Invasive Species Compendium

Detailed coverage of invasive species threatening livelihoods and the environment worldwide

Abstract

Evaluation of three cold storage methods of Bagrada hilaris (Hemiptera: Pentatomidae) and the effects of host deprivation for an optimized rearing of the biocontrol candidate Gryon gonikopalense (Hymenoptera: Scelionidae).

Abstract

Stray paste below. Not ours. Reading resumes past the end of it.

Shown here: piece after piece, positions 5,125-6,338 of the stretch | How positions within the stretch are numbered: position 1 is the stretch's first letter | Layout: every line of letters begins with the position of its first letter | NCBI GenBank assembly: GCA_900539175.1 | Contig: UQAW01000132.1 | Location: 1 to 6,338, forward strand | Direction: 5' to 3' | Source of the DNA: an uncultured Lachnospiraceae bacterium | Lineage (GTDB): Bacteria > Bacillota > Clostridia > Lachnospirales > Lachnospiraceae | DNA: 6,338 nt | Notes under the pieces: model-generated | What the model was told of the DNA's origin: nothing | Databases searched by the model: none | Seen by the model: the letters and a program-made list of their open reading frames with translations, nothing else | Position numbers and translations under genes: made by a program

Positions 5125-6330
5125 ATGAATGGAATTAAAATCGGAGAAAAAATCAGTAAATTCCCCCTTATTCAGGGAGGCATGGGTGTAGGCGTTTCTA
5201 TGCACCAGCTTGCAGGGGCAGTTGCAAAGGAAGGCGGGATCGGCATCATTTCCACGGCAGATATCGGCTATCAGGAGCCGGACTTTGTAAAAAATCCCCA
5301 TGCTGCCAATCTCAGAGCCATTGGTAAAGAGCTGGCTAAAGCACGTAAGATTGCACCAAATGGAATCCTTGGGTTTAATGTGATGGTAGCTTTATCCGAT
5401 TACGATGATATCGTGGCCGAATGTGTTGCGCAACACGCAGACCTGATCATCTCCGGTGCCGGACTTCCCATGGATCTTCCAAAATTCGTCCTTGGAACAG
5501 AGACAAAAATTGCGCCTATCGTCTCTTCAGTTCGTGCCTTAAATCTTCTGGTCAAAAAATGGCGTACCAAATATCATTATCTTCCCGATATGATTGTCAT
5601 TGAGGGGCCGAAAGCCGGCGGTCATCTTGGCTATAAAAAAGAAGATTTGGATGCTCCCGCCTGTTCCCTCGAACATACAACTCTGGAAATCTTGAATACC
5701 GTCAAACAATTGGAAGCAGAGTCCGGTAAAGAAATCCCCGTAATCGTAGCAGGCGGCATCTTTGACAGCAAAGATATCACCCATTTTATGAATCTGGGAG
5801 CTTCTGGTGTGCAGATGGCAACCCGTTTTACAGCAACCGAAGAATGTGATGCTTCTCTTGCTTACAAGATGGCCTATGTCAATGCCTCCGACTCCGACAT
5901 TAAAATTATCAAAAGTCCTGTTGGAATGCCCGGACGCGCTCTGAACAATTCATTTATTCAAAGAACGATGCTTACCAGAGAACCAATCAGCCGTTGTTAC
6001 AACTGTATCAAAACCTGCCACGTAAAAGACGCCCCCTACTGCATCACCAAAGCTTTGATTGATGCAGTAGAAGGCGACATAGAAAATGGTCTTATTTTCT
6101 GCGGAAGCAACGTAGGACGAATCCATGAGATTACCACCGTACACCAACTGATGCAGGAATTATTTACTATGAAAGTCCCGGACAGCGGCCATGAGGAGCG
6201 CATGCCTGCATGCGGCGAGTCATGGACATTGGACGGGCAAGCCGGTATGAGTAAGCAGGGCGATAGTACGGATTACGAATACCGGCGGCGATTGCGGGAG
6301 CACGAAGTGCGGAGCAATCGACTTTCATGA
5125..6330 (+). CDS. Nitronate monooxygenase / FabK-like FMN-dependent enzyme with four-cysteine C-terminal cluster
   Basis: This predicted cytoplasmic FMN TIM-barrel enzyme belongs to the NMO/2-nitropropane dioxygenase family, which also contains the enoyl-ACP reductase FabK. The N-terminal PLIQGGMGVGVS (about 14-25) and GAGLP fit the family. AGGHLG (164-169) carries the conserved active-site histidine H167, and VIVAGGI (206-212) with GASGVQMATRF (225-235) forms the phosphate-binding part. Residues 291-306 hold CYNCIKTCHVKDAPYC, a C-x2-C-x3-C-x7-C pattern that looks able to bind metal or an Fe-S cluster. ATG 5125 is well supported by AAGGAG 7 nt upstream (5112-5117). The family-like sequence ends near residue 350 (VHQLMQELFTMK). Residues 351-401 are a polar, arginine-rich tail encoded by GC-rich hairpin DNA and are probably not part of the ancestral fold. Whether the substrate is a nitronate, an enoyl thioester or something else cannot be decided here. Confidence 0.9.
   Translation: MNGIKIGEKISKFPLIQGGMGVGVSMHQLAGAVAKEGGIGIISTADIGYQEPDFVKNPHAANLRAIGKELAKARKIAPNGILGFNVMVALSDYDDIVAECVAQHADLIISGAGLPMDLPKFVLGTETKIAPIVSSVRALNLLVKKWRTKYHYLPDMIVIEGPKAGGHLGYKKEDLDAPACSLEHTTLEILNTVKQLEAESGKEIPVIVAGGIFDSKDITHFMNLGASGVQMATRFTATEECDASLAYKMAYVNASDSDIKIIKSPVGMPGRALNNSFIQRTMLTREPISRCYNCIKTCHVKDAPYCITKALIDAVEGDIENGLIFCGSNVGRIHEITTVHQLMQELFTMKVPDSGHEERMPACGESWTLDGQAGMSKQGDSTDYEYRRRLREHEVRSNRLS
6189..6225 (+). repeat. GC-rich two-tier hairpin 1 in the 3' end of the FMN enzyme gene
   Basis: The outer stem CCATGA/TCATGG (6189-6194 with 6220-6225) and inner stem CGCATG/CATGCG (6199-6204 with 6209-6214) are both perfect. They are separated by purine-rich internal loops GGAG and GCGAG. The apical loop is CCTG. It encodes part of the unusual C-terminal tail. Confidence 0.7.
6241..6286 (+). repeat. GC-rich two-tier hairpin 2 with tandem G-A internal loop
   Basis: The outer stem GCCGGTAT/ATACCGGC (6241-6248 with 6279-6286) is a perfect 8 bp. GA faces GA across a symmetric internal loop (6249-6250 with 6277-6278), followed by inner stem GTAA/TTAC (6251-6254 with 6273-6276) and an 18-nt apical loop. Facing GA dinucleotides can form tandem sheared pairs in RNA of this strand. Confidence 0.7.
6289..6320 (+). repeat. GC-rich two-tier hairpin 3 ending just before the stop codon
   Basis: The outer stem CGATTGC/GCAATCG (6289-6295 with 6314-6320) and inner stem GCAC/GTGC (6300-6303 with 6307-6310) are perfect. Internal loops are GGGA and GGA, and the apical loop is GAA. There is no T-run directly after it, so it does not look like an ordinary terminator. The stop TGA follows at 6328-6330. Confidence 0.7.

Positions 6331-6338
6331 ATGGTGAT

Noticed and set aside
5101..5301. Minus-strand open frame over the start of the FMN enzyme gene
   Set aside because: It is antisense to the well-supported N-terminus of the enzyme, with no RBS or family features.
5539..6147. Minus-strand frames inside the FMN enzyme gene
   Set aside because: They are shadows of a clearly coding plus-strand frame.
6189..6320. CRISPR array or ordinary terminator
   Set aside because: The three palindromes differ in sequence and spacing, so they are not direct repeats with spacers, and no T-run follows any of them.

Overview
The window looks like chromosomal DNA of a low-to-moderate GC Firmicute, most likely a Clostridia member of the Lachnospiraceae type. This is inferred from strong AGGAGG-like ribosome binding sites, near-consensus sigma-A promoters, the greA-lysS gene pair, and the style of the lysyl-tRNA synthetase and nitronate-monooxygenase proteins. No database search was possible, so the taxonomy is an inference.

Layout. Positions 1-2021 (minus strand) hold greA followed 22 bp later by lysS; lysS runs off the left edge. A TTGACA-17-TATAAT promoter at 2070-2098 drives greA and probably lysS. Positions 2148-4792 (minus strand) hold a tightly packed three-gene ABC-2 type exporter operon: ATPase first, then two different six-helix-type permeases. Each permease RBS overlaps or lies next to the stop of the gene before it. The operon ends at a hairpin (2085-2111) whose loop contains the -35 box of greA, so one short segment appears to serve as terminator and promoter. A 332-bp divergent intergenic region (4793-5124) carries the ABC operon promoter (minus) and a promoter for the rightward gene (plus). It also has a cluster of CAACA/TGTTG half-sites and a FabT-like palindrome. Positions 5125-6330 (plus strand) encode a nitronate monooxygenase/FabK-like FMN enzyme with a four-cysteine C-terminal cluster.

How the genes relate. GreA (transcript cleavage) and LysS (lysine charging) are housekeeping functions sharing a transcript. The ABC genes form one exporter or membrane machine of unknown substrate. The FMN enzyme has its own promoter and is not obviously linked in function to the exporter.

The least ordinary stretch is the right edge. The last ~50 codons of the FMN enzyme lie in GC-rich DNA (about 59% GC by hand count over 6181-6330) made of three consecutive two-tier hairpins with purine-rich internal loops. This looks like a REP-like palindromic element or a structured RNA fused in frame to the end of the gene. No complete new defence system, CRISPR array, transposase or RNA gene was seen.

The cold storage of host eggs has been utilized in the production of egg parasitoids used in biological control programs. However, similar stockpiling methods can lead to various responses depending on the parasitoid species considered. Hence, standardization of storage methods is difficult. The egg parasitoid Gryon gonikopalense Sharma, is currently being evaluated as a biocontrol agent of Bagrada hilaris (Burmeister), an invasive pest on Brassicaceae crops in the Americas. In this study, we investigated cold storage methods and the effect of host deprivation on G. gonikopalense in order to optimize its rearing process. Laboratory tests were conducted with bagrada bug eggs stored under three temperature treatments (-20°C, 5°C, 13°C) and six durations (one week to three months). In addition, we assessed the effect of host deprivation on parasitoid fecundity and progeny development. Bagrada bug eggs stored at 5°C up to one month allowed three and nine times more parasitism than eggs stored at 13 and -20°C respectively. Progeny emergence rate was also the best with eggs stored at 5°C (94.1%) while eggs stored at 13 and -20°C led to 77.7 and 89.2% of emergence respectively. However, the different storage treatments led to similar longevities and body lengths for male and female progeny. In addition, G. gonikopalense did parasitize bagrada eggs after 60 days of host deprivation, but fecundity was reduced by 84%. The results can be used to optimize bagrada bug egg production for use in laboratory and/or field experiments and improve G. gonikopalense rearing and production.